as a reset button.I think it would be better if the programmer writes the HTML for
the form tag and buttons manually,otherwise the html_form_from_table function
would become too complex.
Implementing HTML Security The HTML is interpreted by the web browser,
so there must be some characters that have a special meaning to the browser.As
mentioned in the paragraph on Cross-Site Scripting,these are >,<,",'and &.If
a user-provided value is printed to the screen without translating these characters
to their corresponding entities (&gt;,&lt;,&quot;,&#039;and &amp;),the user-
provided value will be interpreted as HTML.As discussed above,an attacker can
use this to performa Cross-Site Scripting Attack.
A function called html_escape could be written to translate HTML special
characters to their equivalent entities.(The built-in htmlspecialchars function can-
not be used alone,since quotes and single quotes are escaped automatically due
to the magic_quotes_gpc directive being active.) An HTML string will usually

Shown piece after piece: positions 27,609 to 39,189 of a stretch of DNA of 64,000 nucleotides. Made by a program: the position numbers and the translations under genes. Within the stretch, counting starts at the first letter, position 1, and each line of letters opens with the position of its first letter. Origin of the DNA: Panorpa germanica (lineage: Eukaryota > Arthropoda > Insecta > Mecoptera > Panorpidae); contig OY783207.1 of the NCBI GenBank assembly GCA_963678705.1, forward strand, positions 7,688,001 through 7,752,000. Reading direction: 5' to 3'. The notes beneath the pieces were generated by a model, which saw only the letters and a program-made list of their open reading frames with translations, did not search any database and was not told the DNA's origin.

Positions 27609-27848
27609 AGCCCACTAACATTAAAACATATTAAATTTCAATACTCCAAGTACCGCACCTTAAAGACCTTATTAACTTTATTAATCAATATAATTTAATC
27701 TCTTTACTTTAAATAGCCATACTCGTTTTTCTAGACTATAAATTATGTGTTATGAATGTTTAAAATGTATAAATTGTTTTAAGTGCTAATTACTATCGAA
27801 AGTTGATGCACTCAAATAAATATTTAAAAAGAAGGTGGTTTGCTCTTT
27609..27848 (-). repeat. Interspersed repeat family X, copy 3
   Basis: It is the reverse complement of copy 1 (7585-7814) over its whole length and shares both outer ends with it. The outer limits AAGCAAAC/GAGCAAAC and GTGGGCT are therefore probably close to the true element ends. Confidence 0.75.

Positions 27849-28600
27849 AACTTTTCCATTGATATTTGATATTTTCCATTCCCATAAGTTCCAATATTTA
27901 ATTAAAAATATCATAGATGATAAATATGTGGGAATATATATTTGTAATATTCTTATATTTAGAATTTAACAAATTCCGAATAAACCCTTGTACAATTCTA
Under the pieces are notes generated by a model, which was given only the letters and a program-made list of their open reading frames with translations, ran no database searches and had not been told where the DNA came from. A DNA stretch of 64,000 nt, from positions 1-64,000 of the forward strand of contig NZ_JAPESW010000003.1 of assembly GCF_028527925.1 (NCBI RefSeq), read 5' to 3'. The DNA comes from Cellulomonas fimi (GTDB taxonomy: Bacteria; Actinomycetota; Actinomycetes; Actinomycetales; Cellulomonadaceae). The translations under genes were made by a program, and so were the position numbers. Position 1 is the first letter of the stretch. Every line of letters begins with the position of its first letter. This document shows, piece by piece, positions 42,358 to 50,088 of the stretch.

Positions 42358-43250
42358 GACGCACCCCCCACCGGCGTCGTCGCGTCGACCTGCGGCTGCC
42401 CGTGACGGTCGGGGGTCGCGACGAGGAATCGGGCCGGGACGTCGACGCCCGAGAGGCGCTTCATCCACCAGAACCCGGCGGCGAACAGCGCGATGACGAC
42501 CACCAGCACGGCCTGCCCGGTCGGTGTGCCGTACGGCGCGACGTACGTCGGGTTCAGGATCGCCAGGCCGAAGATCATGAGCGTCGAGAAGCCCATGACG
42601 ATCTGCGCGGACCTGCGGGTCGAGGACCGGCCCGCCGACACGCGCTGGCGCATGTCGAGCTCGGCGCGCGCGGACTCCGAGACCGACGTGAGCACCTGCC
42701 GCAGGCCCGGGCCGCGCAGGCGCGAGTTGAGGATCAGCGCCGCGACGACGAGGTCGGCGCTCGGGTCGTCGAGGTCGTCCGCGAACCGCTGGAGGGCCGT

consist of regular strings and HTML tags,which must not be translated,and some
user-provided values where the special characters usually should be translated.So
the problem is that you can't just mix the variables with HTML,unless you make
a call to html_escape for every variable which could possibly contain some HTML
special characters.This is extremely inconvenient and really hard to remember all
the time,so there should be an easier way.It would be possible to translate all
get-,post- and cookie-variables as they entered the script.However,since data are
not just passed to one subsystem,but at least two (the browser and the database),
escaping data for one of themwould corrupt the data for the other.
Another option could be to save all user-provided values in an array,and then
call html_escape on every element of the array (using the built-in function ar-
ray_map).After that,the elements of the array may safely be mixed with the rest of
the HTML code.I wouldn't call this option particularly elegant,so I have come up
with yet another suggestion.A class named XHTML_Page could be instantiated
to hold the HTML of a web page.Variables that should not contain HTML special
characters could be marked with the ampersand character (&) instead of the dollar